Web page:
US regulators revive effort to cut Wall Street risk taking bonuses
After a three year break, US financial regulators are looking again at possible rules to limit bonus payments to employees and top executives that encourage excessive risk taking.
The so-called ‘clawback’ provision is a part of the 2010 Dodd-Frank Act aimed at promoting financial stability of the United States by improving accountability and transparency in the financial system, the Wall Street Journal reports.
The clawback requirement would be part of a broader compensation program in which firms are required to hand back a significant part of an executive’s bonus for a certain length of time, the WSJ reports. Six regulatory agencies would be responsible for the clawback execution. The incentive pay projects were first proposed by US financial regulators in 2011. Three major bank regulators, the Federal Reserve, Office of the Comptroller of the Currency, and the Federal Deposit Insurance Corp., jointly sent a proposal to the Securities and Exchange Commission in 2014, according to WSJ. The document raised a lot of questions about the details.
The 2010 Dodd-Frank Act requires regulators to impose incentive compensation rules on banks, brokerages, investment advisers, mortgage companies and other financial institutions. The complete list of companies to be covered by the clawback has yet to be decided.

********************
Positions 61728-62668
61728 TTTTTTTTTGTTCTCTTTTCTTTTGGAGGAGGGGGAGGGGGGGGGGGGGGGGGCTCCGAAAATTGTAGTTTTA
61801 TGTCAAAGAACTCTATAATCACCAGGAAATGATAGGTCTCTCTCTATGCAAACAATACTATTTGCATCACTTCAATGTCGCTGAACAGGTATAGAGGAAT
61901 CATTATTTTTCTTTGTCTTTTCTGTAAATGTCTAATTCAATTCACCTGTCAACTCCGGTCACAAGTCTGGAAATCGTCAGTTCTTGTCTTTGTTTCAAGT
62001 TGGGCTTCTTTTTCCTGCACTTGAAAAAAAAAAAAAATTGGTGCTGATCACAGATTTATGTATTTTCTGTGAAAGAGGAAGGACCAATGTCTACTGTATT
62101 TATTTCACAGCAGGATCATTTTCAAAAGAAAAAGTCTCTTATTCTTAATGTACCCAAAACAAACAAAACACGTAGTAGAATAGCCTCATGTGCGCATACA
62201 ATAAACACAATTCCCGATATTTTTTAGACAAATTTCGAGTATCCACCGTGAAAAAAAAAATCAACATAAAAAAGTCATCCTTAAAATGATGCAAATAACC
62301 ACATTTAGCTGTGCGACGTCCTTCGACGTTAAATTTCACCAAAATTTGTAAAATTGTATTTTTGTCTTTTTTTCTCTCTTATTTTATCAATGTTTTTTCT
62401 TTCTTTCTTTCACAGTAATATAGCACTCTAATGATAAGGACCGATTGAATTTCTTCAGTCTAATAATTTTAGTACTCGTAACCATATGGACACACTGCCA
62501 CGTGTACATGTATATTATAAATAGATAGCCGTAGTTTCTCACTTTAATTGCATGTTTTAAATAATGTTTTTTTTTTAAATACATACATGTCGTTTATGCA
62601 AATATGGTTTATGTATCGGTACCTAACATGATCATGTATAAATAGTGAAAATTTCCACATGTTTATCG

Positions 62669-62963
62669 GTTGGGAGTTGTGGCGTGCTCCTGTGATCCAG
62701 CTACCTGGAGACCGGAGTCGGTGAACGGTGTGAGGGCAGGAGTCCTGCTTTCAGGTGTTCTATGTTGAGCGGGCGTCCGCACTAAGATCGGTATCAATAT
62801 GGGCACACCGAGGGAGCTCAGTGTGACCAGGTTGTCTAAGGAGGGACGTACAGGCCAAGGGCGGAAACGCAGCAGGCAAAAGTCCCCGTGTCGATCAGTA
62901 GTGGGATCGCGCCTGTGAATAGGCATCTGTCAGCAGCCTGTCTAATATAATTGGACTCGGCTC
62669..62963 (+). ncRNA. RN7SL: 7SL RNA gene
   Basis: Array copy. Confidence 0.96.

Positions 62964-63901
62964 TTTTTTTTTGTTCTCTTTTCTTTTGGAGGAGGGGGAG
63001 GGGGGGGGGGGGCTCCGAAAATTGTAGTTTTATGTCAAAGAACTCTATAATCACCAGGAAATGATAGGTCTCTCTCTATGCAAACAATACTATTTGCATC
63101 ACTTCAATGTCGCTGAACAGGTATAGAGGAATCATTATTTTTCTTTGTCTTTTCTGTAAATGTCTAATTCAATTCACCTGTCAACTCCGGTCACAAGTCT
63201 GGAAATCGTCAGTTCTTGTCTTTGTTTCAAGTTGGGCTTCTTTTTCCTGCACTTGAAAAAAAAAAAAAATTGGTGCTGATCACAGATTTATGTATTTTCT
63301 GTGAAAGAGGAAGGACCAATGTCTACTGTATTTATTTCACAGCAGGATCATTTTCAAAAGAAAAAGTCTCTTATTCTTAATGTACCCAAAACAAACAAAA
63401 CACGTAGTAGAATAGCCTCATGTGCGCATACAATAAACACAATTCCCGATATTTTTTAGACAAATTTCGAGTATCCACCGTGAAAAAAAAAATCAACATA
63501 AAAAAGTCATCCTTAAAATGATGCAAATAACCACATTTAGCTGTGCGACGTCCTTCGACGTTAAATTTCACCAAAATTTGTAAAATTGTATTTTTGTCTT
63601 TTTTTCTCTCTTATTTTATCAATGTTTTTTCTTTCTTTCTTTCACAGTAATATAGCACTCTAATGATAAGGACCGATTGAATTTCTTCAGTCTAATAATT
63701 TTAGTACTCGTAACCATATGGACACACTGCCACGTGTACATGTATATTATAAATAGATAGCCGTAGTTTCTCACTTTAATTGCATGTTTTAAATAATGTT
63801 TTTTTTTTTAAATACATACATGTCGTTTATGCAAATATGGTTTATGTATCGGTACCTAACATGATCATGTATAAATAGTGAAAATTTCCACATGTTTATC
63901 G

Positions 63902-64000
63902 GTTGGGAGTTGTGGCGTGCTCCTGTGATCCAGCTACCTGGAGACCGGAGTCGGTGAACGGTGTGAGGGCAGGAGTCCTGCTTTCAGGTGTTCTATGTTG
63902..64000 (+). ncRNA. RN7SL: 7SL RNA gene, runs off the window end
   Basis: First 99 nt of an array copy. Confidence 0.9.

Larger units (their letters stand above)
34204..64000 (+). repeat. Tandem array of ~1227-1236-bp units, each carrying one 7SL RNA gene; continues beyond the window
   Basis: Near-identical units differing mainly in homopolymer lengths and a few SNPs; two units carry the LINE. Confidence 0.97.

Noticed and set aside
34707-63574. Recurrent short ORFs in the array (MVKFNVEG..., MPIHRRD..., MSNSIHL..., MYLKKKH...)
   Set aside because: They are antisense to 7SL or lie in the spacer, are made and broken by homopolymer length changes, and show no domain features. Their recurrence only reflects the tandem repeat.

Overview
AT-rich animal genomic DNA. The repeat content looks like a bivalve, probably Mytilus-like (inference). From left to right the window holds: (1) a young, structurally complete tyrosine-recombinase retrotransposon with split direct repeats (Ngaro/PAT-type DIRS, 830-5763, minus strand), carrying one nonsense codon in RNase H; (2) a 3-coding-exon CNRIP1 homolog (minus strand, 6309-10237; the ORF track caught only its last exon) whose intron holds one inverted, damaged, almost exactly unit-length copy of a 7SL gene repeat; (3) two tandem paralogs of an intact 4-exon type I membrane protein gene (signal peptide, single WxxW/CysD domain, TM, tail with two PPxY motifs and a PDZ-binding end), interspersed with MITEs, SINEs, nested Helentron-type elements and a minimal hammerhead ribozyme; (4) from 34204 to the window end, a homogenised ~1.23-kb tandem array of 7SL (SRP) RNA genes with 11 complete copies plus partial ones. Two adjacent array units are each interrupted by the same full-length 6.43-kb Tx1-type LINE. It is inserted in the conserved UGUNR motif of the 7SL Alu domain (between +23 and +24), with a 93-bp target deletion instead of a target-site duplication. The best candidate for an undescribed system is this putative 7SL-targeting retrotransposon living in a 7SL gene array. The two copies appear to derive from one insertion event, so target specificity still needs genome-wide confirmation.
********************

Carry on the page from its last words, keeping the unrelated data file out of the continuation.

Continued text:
Last week the UK financial regulator announced corrupt financiers would be forced to pay back their salaries and bonuses as fines. The bonus cap will come into force across all EU member states later this year.
Some banks have already introduced the measures for employees proved to have been reckless or are accused of misconduct. JP Morgan seized two years’ worth of pay and bonuses from three traders involved in the 2012 “London whale” scandal. Citigroup and Wells Fargo have also introduced a clawback policy. Many big Wall Street banks have introduced stricter bonus practices since the 2008 financial crisis.
Some activists claim the compensation clawback is often so weak that many big banks fail to disclose anything to the regulators.
“While many banks now have strong clawback policies on paper, absent disclosure, it’s impossible for investors to know when and how they are being applied,” Scott M. Stringer, New York City Comptroller, said in an email statement to the Wall Street Journal.